El Salvador falters as 6,000 people arrested in unprecedented crackdown | Global development

El Salvador falters as 6,000 people arrested in unprecedented crackdown | Global development

Distraught families across El Salvador are seeking information on the fate of their loved ones after nearly 6,000 people were arrested in an unprecedented security crackdown last week.

Men, women and children have been arrested across the Central American country since the government declared a state of emergency on March 27, suspending constitutional rights including the presumption of innocence.

President Nayib Bukele, an authoritarian populist who uses Twitter to announce policies and denounce his enemies, said the detainees are all gang members and will not be released.

A state of emergency was declared after three days of violence that resulted in 87 deaths, which Bukele attributed to Mara Salvatrucha’s gang known as MS-13.

While police say they captured the MS-13 leaders who ordered the killings, there is growing evidence that ordinary people living or working in gang-dominated neighborhoods have been arbitrarily arrested.

In the capital, San Salvador, hundreds of wives and mothers gathered in front of a navy base that houses one of the largest police detention cells. Vans loaded with handcuffed inmates arrived throughout the week as members of an evangelical church handed out small cups of sherbet to tearful relatives camped out in the scorching sun.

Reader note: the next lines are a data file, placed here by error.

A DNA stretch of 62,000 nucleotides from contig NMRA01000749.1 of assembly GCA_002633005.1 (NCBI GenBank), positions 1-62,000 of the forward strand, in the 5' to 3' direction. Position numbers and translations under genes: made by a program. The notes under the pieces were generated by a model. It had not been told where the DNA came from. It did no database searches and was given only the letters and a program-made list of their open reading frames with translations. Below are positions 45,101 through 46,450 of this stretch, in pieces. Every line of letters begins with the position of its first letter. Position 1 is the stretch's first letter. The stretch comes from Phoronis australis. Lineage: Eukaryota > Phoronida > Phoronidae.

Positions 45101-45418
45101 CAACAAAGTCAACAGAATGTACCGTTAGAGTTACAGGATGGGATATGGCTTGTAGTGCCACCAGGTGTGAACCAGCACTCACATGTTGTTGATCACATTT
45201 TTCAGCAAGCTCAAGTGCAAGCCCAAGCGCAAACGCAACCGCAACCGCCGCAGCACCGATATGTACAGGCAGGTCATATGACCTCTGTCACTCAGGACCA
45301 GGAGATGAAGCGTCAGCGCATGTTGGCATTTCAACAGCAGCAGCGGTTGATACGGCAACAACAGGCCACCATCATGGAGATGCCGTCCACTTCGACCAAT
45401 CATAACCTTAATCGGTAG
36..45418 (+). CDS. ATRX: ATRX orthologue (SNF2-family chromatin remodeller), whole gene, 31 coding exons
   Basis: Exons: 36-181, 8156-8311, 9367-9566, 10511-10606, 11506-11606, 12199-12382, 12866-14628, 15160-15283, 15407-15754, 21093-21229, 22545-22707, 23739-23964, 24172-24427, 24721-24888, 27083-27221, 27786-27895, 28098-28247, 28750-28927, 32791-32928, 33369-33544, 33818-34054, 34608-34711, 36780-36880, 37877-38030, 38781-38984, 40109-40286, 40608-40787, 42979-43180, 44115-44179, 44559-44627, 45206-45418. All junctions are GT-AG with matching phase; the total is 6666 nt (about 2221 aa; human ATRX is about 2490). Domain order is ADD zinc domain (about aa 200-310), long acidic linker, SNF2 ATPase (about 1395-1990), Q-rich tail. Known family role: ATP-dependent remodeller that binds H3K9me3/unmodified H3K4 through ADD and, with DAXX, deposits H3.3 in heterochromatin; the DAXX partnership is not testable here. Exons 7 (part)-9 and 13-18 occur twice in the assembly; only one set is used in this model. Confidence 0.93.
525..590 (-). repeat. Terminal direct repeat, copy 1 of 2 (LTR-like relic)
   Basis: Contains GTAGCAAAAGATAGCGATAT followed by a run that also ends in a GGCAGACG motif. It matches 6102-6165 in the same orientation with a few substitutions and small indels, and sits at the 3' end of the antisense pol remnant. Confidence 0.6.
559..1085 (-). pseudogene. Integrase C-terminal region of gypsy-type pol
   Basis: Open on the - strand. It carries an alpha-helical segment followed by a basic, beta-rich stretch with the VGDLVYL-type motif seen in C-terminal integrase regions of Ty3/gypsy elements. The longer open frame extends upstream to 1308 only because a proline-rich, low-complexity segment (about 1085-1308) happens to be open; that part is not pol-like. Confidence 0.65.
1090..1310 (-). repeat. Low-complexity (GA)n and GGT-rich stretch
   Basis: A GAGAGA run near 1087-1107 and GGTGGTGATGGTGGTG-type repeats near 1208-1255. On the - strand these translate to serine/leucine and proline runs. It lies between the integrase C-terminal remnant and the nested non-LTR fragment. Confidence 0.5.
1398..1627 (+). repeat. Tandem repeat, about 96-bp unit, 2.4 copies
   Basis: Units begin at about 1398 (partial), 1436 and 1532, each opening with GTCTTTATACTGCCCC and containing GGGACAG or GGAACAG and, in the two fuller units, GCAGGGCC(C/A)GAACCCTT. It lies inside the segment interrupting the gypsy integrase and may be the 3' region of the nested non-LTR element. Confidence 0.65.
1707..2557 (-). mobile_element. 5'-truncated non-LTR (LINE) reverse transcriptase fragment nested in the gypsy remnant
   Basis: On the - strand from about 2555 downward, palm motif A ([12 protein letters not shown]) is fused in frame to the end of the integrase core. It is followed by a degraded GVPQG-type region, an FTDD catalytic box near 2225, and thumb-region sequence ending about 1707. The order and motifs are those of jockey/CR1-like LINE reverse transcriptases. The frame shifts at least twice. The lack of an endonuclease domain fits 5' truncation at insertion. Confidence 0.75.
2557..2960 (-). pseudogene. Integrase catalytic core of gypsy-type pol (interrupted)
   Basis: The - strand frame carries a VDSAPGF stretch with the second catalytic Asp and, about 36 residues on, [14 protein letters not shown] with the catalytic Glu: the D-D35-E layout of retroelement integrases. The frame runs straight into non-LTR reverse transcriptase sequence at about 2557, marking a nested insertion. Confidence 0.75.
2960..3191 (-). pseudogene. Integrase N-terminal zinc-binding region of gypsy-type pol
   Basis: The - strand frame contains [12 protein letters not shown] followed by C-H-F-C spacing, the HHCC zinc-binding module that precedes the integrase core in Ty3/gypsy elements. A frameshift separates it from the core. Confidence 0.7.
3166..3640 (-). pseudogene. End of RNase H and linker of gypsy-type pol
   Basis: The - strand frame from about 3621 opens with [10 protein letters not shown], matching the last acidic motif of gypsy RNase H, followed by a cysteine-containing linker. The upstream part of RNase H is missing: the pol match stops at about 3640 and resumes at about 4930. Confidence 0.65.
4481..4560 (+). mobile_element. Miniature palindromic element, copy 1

Carmen Rodríguez, 33, doesn’t know why her husband, brother and nephew were arrested a week ago as they unloaded a truck of used clothes for their business at the city’s main market in the historic center.

“When we asked the police why they were taking them, they just insulted us,” said Rodríguez, who is struggling to find the money to pay for the meals. “They take the righteous for sinners. It is good that the police do their job, but it is unfair that they also take the workers away and, worse still, that they treat them like animals, “he said.

The women react by recognizing their detained relatives, who were transferred to a prison in San Salvador last week.
The women react by recognizing their detained relatives, who were transferred to a prison in San Salvador last week. Photograph: Jose Cabezas / Reuters

Bukele last week announced on Twitter that food for gang inmates would be rationed to feed new inmates as he was unwilling to take money from the education budget to feed the “terrorists”.

The 30-day state of emergency allows inmates to be held for 15 days – instead of the usual three – without access to a defense attorney and without prosecutors having to file a lawsuit before a judge. The decree, which also allows the police to search cell phones and messages, could be extended.

The National Assembly, which is controlled by Bukele’s allies, also passed legislation that increases prison sentences for minors and allowed indefinite pre-trial detention for suspected gang members.

Zaira Navas, lawyer of the Salvadoran group for human rights Cristosal, said: “The detainees have lost the right to defense and do not have the right to know the reasons for their arrest”.